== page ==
If you are building your RTist application with the Visual Studio compiler, you also need to use the Visual Studio IDE for debugging it. Fortunately, it’s very easy to do that. Let’s look at the steps needed to use Visual Studio 2017 to debug an executable that has been created with RTist.

The first step is to set-up the transformation configuration in RTist so the built executable will contain debug symbols. Open the TC editor and go to the Target Configuration tab. Set $(DEBUG_TAG) in Compile Arguments and /DEBUG in Link Arguments.

TC Debug Settings

These two settings are sufficient to be able to debug all generated C++ code. However, if you also need to debug into the TargetRTS code, follow these additional steps.

Now you can build your TC as usual to create the executable.

The next step is to open the generated project folder in Visual Studio. Right-click the generated CDT project in Eclipse and do Properties. Copy the full path to the project that is shown as Location in the Properties dialog. In Visual Studio do File – Open – Folder and paste the copied path in the dialog. Then close the dialog to open the content of the folder in Visual Studio.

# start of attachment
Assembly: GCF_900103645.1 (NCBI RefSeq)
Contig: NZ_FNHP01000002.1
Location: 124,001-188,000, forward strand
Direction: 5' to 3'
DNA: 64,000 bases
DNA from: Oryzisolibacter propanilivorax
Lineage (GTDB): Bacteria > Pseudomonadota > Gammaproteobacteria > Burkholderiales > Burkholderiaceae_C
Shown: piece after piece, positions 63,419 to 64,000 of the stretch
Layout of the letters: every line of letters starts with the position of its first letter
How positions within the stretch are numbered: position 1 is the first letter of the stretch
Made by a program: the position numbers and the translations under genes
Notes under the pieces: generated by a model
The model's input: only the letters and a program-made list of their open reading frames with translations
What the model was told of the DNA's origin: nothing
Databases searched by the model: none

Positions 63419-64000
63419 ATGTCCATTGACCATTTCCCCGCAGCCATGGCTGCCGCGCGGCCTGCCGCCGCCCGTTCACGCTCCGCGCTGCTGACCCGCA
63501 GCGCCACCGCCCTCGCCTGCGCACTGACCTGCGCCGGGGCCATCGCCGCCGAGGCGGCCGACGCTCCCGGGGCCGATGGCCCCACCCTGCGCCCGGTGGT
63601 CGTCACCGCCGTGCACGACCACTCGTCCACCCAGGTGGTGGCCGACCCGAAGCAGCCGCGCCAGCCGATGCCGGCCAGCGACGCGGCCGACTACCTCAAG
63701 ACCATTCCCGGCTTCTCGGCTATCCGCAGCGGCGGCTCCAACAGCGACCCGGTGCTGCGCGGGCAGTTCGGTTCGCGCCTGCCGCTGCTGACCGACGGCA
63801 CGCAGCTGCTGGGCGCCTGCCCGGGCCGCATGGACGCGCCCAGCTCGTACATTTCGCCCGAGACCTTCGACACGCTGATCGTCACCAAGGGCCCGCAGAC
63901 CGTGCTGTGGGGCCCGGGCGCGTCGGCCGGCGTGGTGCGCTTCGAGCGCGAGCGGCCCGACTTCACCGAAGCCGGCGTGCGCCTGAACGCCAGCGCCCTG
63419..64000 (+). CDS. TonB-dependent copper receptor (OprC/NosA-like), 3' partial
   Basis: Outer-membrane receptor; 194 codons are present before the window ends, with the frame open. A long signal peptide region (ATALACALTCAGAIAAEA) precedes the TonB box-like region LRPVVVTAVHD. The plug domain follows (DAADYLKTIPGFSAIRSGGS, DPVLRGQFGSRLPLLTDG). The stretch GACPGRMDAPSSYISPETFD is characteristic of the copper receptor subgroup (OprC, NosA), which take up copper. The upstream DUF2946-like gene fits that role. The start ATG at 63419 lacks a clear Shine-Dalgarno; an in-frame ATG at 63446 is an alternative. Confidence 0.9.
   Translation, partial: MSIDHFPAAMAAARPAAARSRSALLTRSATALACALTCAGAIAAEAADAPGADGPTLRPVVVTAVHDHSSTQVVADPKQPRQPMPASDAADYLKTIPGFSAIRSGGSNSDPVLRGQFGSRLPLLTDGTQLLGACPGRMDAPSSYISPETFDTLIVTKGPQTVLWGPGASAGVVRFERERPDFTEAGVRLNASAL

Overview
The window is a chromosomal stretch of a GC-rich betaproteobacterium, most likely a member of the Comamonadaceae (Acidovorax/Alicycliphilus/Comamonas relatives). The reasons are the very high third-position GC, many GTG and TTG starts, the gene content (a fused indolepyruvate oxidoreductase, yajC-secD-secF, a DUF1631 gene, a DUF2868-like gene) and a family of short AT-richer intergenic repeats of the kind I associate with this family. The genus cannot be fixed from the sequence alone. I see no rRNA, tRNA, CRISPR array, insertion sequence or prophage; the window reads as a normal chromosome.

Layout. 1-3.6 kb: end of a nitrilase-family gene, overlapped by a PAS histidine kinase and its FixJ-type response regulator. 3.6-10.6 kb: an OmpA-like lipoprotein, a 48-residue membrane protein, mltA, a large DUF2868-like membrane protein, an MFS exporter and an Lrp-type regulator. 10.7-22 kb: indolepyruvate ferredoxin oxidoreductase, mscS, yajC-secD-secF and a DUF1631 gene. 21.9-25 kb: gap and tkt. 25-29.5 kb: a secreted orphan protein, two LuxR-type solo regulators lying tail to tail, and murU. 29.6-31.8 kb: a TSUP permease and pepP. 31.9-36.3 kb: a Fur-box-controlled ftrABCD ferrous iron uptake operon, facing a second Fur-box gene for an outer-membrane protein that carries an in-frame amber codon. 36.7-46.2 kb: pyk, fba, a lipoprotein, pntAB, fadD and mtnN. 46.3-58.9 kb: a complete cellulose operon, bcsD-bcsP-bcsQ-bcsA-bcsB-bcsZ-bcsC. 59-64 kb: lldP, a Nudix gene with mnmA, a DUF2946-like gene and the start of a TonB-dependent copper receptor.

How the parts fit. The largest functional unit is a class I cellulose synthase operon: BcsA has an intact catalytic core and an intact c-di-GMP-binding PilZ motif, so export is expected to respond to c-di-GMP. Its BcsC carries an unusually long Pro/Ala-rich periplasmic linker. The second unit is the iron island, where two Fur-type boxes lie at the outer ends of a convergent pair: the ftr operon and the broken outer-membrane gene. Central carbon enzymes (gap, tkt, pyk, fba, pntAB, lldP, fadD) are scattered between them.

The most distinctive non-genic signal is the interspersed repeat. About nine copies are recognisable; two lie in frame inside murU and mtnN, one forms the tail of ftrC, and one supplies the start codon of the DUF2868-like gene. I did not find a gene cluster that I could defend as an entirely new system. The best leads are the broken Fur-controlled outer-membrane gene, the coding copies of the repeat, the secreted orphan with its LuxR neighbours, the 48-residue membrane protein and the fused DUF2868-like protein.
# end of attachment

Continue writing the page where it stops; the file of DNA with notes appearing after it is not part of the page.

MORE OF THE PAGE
Solution Explorer

If you want you can now set some breakpoints in the generated source code. When you are ready to start debugging, right-click the executable in the Solution Explorer and choose Debug.

Debug Menu

The application is launched and can now be debugged in Visual Studio.

If you need to define command-line arguments, environment variables etc for the debugged application you can use the Debug and Launch Settings command in the context menu of the executable. Choose the Native debugger and edit the launch.vs.json file. For example, to prevent that the debugged application runs under the RTist command-line debugger, set the -URTS_DEBUG=quit command-line argument like this:

Launch

Use Content Assist (Ctrl + Space) in the above file to learn about more configuration properties you can set.

Happy debugging!

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Further Reading
Conjucating Certain Capsule Ports in HCL RTist
Secure DevOps | September 11, 2020
Conjugating Certain Capsule Ports in HCL RTist
Protocols in an RTist model are often binary, meaning that there are two connected ports typed by the protocol. The out-events for one of the ports are the in-events for the other port.
Developing Stateful, Event-driven and Real-time Applications
Secure DevOps | September 2, 2020
Developing Stateful, Event-driven and Real-time Applications
HCL RTist is an Eclipse-based modeling and development environment for creating complex, event-driven, real-time applications in C++.
Now Available: RTist 11.0 2020.33
Secure DevOps | August 26, 2020
Now Available: HCL RTist 2020.33
HCL RTist 11 2020.33 is now available with several improvements in various areas.
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